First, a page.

Photo Credit: The 6 Productivity Strategies to Integrate Deep Work into Your Professional Lives
I learned the term Deep Work from my older brother. He gets up every morning, exercises and listens to informational and motivational videos on how to create wealth and work more efficiently. I was impressed by his morning routine when he came to town to visit.1
He got up at about 9 am, while I got up between 6 and 8 am. My routine is somewhat similar to my brother’s. I get up, make my bed, make coffee, clean my apartment (a task I consider exercise) and begin to write. He has protein shakes in the morning, I cook eggs and salmon or something healthy.
The one thing that differs between me and my brother’s routine is that he is a bit more of a positive thinker because he listens to affirmations every day. I, during the time he came to visit me, was fairly depressed. Even though we both have our own way of doing things, it all sits under the umbrella of “non distraction,” ie Deep Work.
Our emotional states don’t keep us from staying on track when it comes to having a focused beginning of the day that makes our work schedules run smoothly. There is a level of isolation that comes with Deep Work. Weeding out distractions from social media, social conflicts, unproductive work processes and conversations is extremely important for life/work efficiency.
The term Deep Work is defined in depth in the book Deep Work: Rules for Focused Success in a Distracted World.
When I heard the audiobook of Deep Work: Rules for Focused Success in a Distracted World playing through the door of my guest room where my brother was I was staying, I had to knock on the door and inquire about the book. My brother explained a bit about it while he was doing jumping jacks.I felt like the book was speaking to me. I’ve always done deep work, but never realized it was such a rare way of working in the modern age.
P / P Master Class Five: Deep Work
Don’t Think of Deep Work as a Privileged Pursuit
It’s okay if you don’t have the money to rent a cabin in some remote place to focus on your novel. There are quiet rooms in most public libraries, afforded work spaces you can rent in your own city and disciplined practices like working early or late at night to avoid the hustle and bustle of your home and neighborhoods.
You don’t have to have money to find solace, but you will have to make changes and pursue it.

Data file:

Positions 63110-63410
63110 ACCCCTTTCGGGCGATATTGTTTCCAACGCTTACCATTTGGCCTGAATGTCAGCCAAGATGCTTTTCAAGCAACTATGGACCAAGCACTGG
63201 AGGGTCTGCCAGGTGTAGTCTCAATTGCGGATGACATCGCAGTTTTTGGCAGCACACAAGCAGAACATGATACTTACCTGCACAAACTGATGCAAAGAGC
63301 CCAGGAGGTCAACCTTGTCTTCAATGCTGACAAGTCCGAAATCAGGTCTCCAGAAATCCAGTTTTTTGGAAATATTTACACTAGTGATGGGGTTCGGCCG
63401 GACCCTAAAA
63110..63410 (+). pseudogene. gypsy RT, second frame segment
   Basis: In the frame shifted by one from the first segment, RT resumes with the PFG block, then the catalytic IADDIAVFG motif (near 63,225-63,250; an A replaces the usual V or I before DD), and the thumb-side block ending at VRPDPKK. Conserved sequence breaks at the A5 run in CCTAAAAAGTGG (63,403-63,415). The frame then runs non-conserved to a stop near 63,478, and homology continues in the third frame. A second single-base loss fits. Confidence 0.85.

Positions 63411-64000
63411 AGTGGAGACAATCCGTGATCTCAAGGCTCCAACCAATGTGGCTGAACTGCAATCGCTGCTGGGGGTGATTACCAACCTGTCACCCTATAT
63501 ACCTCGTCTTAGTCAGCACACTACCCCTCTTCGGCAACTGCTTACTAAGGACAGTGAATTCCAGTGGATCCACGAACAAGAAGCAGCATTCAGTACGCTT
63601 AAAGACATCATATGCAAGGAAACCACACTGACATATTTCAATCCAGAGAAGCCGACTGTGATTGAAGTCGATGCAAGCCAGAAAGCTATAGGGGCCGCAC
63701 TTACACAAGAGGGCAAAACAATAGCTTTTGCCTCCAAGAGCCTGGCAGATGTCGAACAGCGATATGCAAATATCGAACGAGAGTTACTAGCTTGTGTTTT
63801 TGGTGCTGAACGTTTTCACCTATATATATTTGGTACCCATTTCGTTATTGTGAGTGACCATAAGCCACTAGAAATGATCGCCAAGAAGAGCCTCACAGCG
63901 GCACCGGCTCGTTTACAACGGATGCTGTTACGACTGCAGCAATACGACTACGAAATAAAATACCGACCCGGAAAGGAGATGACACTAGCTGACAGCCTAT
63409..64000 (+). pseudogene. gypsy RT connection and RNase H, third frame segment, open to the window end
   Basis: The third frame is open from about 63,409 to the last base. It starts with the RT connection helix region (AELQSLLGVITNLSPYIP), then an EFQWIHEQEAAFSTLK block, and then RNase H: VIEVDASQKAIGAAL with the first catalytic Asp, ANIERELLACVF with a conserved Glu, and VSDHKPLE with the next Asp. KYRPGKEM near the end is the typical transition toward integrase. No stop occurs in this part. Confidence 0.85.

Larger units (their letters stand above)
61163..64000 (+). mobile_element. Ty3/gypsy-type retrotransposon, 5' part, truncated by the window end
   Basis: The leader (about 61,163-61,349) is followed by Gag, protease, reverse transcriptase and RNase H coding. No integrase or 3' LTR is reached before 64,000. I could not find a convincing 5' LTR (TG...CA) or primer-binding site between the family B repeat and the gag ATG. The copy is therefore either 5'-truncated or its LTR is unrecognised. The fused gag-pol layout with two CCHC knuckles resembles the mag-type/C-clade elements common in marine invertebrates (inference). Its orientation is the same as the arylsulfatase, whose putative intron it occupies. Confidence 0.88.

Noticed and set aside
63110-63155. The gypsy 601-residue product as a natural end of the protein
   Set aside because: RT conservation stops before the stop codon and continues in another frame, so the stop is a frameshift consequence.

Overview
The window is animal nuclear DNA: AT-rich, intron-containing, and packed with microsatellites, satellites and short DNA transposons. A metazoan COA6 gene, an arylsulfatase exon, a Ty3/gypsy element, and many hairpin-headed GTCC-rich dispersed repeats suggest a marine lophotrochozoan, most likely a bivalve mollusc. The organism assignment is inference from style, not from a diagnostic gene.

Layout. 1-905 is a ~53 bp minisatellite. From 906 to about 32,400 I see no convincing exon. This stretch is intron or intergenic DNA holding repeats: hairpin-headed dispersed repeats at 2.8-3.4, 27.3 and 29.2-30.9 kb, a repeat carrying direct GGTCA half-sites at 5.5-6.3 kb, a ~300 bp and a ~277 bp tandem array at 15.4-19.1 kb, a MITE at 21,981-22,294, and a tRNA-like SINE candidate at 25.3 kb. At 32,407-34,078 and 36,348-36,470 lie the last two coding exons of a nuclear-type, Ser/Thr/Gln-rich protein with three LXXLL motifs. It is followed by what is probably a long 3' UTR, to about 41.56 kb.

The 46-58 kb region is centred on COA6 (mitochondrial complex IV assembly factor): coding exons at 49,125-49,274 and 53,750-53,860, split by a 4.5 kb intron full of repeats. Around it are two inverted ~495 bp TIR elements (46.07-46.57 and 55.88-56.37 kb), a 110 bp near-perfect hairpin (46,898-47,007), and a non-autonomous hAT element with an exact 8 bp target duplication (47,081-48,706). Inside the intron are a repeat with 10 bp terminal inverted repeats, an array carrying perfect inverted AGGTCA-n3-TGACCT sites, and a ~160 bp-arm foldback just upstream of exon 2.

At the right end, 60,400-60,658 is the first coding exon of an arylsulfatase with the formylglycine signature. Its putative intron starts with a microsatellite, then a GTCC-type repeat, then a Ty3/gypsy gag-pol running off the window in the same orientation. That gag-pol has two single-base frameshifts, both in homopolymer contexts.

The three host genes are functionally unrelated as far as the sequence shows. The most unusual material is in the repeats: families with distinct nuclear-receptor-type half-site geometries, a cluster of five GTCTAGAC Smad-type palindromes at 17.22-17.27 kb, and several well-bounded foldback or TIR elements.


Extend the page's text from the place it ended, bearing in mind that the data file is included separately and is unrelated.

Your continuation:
You can’t get away with avoiding social media so you’ll just have to discipline yourself to not check it while you are writing.
I don’t have facebook and twitter notifications linked to my phone. In fact, I am not a “cell phone person” at all. Anyone who knows me knows that. Deep Work requires pure focus for long periods of time. Train yourself not to engage with social media while you are writing.
Begin by writing for 30 minutes straight through and if you have stop, let be for a bathroom break or to cook a meal (if you write at home) or to take a walk. If you have to have a distraction let it be one that lends to your well being.
Going deep is about longevity, not just a routine.
Deep Work can be you burying your head in a project where you have a strict deadline. You can go deep for two weeks and finish your assignment, then get back to real life.
Deep Work can be a process that you dedicate yourself to for months and years to come. If you dedicate yourself, your work will become more thorough. The quality of your work will increase and your attention span will last for hours at a time.
Ask yourself, “Was the distraction worth it?”
You have to ask yourself, “Was the scrolling worth it?” Was that argument with your partner or family member productive? Was that video game, hot date, Instagram post worth the time you could have spent on fulfilling your creative and professional dreams?
Repetition is a part of Deep Work.
I became an expert in my field because of repetition. I wrote, crafted, stepped back and listened, researched and wrote again…for over a decade. I didn’t think about success, I just did the Deep Work and one day, I looked up and became an expert in the eyes of my colleagues. This encouragement only makes me work harder and want to become more efficient.